As Fort Bragg’s soldiers retire from military service, some now see agriculture as their future. North Carolina’s new free agricultural expansion program is helping make that dream a reality.
Even in the winter garden, future farmers can learn a lot about the business. Taylor Hayworth is used to the hard work at Fort Bragg. She said, “Now I’m a mechanic in the army and I’m leaving in June.”
Hayworth’s husband has already made this transition, so they have an advantage in the farm plans. “We like a bit of homestead and I just want to develop it,” she said.
For other soldiers with similar goals, the NC Agricultural Extension Program provides expert assistance.
Liz Joseph, Cumberland County Cooperative Development Agent, explained the first steps of the training. “We talk about how to start a small business, in addition to going into great detail on how to plant plants and how to make them grow,” she said.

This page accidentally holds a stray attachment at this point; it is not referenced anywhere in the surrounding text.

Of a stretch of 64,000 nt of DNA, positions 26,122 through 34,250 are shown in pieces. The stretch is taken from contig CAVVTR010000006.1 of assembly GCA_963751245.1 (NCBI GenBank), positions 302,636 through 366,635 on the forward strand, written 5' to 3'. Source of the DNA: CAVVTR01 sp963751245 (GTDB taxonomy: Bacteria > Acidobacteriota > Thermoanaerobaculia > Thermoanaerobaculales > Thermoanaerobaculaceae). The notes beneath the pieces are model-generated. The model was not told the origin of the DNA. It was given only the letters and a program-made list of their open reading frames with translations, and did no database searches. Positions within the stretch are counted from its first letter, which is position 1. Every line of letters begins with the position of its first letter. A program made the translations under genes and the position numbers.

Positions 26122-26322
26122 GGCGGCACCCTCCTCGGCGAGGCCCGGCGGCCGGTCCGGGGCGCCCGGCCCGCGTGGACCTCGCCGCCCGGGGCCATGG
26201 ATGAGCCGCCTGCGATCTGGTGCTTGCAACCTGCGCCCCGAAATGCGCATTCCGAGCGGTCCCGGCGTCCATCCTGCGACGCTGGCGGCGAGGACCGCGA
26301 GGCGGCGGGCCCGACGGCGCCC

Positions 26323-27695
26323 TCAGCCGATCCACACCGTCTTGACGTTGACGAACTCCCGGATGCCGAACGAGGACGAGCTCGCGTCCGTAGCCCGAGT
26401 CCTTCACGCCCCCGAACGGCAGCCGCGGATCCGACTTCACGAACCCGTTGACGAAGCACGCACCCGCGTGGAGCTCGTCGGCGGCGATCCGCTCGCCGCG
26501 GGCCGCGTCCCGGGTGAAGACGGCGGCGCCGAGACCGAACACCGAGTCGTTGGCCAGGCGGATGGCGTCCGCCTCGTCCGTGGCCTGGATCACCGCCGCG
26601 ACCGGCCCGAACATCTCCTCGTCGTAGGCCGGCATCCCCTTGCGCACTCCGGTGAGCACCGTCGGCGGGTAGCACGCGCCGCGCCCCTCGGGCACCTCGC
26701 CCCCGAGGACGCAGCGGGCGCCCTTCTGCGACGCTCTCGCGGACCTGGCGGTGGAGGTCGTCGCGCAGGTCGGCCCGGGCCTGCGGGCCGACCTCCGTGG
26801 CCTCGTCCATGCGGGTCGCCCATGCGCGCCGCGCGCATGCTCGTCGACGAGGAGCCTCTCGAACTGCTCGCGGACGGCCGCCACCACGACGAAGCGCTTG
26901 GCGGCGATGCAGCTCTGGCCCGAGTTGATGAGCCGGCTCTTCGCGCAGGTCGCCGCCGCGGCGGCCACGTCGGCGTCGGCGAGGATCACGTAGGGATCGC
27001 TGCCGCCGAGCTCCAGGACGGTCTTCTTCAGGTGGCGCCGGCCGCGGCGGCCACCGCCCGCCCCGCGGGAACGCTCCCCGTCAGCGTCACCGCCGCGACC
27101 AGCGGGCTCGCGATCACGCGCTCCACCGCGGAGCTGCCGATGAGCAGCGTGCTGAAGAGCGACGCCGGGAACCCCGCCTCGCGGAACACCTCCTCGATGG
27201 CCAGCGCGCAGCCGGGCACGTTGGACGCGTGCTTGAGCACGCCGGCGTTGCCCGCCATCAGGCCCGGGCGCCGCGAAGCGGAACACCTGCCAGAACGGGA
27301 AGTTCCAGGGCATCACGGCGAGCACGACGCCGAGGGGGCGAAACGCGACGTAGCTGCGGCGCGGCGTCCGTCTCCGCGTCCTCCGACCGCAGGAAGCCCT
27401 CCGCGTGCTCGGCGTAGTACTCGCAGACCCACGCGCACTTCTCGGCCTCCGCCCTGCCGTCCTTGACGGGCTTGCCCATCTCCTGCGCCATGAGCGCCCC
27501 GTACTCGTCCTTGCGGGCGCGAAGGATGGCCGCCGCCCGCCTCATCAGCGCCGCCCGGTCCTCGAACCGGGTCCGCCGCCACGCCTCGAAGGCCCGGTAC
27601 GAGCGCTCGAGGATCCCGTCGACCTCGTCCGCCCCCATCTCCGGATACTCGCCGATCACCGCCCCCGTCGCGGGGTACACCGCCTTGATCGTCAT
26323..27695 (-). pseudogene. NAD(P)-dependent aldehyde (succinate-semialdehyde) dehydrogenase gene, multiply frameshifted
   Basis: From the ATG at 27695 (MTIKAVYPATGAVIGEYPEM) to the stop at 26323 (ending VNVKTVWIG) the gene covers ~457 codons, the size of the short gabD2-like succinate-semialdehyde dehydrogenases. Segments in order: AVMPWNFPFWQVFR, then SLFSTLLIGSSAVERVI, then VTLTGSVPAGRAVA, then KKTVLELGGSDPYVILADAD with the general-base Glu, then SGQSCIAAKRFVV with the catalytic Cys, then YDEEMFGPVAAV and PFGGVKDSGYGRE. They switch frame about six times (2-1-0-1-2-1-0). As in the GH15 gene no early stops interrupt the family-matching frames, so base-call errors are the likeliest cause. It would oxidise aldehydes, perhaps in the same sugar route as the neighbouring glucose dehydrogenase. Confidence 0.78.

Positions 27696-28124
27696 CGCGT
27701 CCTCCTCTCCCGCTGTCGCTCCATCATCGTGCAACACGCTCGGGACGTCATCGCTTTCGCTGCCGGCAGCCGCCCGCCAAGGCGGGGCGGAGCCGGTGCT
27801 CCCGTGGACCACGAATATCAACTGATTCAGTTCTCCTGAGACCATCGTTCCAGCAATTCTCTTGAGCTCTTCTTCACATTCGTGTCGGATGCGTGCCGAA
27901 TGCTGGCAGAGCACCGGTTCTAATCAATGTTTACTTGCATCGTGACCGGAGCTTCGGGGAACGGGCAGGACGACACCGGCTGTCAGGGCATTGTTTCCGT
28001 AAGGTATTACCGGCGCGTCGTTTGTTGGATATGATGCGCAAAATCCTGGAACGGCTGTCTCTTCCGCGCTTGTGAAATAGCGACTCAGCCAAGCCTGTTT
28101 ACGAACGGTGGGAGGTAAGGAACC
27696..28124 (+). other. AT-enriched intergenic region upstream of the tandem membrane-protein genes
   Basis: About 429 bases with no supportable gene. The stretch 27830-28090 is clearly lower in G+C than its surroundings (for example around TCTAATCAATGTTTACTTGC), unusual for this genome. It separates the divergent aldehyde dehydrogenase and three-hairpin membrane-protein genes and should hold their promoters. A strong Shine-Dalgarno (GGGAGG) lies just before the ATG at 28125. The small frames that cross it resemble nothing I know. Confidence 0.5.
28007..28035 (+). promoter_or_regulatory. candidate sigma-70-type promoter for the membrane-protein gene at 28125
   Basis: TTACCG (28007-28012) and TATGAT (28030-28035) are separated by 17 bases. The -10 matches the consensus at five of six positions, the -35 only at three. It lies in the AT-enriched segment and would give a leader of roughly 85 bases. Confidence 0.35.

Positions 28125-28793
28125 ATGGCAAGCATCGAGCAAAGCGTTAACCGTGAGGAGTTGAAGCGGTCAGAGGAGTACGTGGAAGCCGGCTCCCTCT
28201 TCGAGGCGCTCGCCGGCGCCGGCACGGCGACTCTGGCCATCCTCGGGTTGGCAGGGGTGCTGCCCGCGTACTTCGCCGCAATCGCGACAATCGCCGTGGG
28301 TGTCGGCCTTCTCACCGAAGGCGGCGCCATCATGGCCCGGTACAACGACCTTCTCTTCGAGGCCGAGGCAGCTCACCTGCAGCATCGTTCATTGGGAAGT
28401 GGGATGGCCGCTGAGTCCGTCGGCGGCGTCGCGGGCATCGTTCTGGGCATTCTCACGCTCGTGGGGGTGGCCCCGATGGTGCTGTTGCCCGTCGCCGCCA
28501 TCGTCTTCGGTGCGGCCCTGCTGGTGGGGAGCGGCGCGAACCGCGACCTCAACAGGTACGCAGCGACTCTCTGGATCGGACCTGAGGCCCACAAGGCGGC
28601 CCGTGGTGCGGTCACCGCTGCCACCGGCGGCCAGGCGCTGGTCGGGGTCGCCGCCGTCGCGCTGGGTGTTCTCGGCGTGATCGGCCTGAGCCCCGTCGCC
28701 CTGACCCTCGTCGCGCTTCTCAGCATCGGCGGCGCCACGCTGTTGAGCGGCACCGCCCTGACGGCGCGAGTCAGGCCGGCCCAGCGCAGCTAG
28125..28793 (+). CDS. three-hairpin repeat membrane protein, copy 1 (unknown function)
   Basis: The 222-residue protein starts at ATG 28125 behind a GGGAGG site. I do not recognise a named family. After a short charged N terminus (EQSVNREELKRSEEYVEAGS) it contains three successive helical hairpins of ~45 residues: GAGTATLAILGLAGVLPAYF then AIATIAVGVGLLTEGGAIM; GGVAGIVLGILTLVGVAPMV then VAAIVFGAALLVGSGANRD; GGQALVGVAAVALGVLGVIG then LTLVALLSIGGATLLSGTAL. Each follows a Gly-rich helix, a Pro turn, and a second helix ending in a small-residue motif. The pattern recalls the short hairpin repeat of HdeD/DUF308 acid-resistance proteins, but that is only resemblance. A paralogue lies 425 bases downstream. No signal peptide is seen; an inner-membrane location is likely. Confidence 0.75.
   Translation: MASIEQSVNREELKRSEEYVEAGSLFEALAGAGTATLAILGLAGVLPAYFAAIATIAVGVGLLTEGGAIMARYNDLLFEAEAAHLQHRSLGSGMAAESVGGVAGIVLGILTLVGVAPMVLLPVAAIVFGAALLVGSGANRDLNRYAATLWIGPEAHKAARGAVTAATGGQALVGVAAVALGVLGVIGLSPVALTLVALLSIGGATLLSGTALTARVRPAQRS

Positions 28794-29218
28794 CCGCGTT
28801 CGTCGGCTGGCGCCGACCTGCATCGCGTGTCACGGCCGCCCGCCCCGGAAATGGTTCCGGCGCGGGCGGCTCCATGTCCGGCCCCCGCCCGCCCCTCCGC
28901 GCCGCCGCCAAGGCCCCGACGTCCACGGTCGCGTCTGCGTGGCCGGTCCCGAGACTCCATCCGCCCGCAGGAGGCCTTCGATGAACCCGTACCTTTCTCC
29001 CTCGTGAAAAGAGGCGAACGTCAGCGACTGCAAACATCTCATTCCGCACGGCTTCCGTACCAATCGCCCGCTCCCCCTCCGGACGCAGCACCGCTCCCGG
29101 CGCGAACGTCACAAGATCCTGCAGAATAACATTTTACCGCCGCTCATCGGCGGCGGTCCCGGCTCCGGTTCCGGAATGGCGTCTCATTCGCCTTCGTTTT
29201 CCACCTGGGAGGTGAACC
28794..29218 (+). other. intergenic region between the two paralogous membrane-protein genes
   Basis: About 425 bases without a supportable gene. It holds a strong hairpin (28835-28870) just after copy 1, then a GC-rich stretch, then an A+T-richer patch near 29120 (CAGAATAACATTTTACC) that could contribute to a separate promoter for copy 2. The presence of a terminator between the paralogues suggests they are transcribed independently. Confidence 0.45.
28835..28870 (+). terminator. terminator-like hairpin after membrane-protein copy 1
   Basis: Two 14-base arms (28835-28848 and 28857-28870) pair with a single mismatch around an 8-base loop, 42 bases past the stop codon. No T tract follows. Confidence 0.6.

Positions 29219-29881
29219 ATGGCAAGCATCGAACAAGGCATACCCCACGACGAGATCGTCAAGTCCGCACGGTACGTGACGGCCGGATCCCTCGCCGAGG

Joseph says the free vocational training program is for those who have 180 days left to complete their military service. They have a wide range of options, such as planting a home garden, raising livestock, or starting their own agribusiness.
They understand that success is not guaranteed. “Because you have to be willing to take risks as a farmer,” Joseph said.
Eric Bullock, who served 19 years in the reserves at Fort Bragg, is leaving the service for health reasons. He sees his future in agribusiness or perhaps in a simple small farm.
He said: “This course gives me the opportunity to learn about the differences in managing both and how to get started on both. It gives you a basis for ideas on which path you want to go.”
All this weeding and planting has a big purpose. “This enables them to continue to serve the community they live in by growing food and providing for their families and communities.”
The Agricultural Expansion Program works with many expert groups and government agencies, such as the Cumberland County Revenue Office, as well as local farms and agribusinesses.
Other partners include Fayetteville Technical College, Small Business Center and “NC Works”.